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ERIC Number: ED516440
Record Type: Non-Journal
Publication Date: 2010
Pages: 228
Abstractor: As Provided
ISBN: ISBN-978-1-1097-7213-5
Early Academic Experiences of Recently Incarcerated African American Males
Jeffers, Adam R.
ProQuest LLC, Ed.D. Dissertation, University of Southern California
This project examines the early educational experiences of 6 young African American males (ages 18-25) who attended urban schools in San Diego, California. All 6 men were incarcerated for at least 1-year before participating in a pre-release program. The participants were part of a pre-release program in San Diego, California, which was selected based on its reputation for preparing recently incarcerated African American males for assimilation into urban communities. The participants were selected because their academic experiences are similar to many young African American males who attend urban schools. The guiding research questions for this study were the following: (1) What are the educational experiences of African American males who have been incarcerated? (2)How do African American males, who have experienced incarceration, perceive themselves and their identity development in California's urban schools? (3) What perceptions do African American male students have of their urban school teachers' expectations? Data were collected during the pre-release program through individual interviews, a group interview, questionnaire, short writing responses, and observations. It was found that early academic experiences of African American men profoundly impact their social, cultural, and psychological development as well as life choices that can lead to incarceration. By examining the range of experiences described by the participants, six general themes were identified: (1) early academic success, (2) middle school meltdowns, (3) high school push outs, (4) teaching the purpose of education, (5) teacher expectations and student perceptions, and (6) African American male identity development. The overarching narrative identified by the themes is that African American males generally have more positive academic experiences in elementary school versus middle or high school. In addition, pedagogy (teaching the purpose of education), teacher-student relations (teacher expectations and student perceptions), and psychological development (African American male identity development) are also strong influences. In fact, all themes interweave and overlap at times. Explaining the opportunities and obstacles encountered in each stage of the early educational experience (elementary, middle, and high school) cannot be accomplished without simultaneously analyzing pedagogy, student-teacher relations, and psychological development. [The dissertation citations contained here are published with the permission of ProQuest LLC. Further reproduction is prohibited without permission. Copies of dissertations may be obtained by Telephone (800) 1-800-521-0600. Web page:]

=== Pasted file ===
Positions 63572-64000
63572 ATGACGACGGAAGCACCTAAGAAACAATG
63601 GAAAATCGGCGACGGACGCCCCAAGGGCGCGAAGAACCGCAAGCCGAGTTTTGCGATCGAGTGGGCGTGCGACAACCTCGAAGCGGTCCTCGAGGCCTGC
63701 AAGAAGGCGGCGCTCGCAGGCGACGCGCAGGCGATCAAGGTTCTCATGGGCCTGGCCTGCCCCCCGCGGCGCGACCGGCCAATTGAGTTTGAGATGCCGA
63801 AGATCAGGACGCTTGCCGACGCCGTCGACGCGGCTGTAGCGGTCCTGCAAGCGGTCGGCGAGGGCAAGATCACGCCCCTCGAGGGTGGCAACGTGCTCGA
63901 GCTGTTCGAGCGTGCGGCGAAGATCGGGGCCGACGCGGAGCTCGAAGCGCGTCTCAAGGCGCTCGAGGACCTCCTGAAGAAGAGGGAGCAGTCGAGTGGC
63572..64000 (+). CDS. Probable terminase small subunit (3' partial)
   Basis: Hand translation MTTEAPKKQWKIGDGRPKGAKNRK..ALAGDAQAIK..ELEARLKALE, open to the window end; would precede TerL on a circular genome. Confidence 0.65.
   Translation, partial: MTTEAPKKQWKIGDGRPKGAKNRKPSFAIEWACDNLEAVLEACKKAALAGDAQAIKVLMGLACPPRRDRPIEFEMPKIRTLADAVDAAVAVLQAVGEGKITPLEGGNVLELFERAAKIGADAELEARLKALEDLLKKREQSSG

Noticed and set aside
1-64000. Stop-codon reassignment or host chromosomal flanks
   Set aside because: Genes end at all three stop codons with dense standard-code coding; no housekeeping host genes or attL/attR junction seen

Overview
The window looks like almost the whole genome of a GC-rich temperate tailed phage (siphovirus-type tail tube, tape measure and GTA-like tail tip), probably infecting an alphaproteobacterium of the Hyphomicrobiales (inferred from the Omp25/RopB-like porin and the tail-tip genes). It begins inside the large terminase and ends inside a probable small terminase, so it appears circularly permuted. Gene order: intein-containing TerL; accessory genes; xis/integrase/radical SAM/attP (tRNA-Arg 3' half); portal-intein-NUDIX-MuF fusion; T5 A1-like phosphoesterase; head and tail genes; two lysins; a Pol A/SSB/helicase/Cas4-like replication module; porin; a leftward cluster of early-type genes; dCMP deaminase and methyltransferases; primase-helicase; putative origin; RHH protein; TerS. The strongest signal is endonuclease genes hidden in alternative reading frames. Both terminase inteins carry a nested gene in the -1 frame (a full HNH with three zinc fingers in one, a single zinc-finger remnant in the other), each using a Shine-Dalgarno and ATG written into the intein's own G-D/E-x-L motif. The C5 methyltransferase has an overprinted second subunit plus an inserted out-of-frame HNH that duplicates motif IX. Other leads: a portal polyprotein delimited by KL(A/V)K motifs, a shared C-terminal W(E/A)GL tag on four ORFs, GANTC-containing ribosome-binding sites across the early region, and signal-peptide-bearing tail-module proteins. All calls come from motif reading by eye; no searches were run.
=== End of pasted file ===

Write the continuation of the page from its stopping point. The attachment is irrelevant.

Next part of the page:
ProQuest LLC. 789 East Eisenhower Parkway, P.O. Box 1346, Ann Arbor, MI 48106. Tel: 800-521-0600; Web site:
Publication Type: Dissertations/Theses - Doctoral Dissertations
Education Level: Elementary Secondary Education
Audience: N/A
Language: English
Sponsor: N/A
Authoring Institution: N/A
Identifiers - Location: California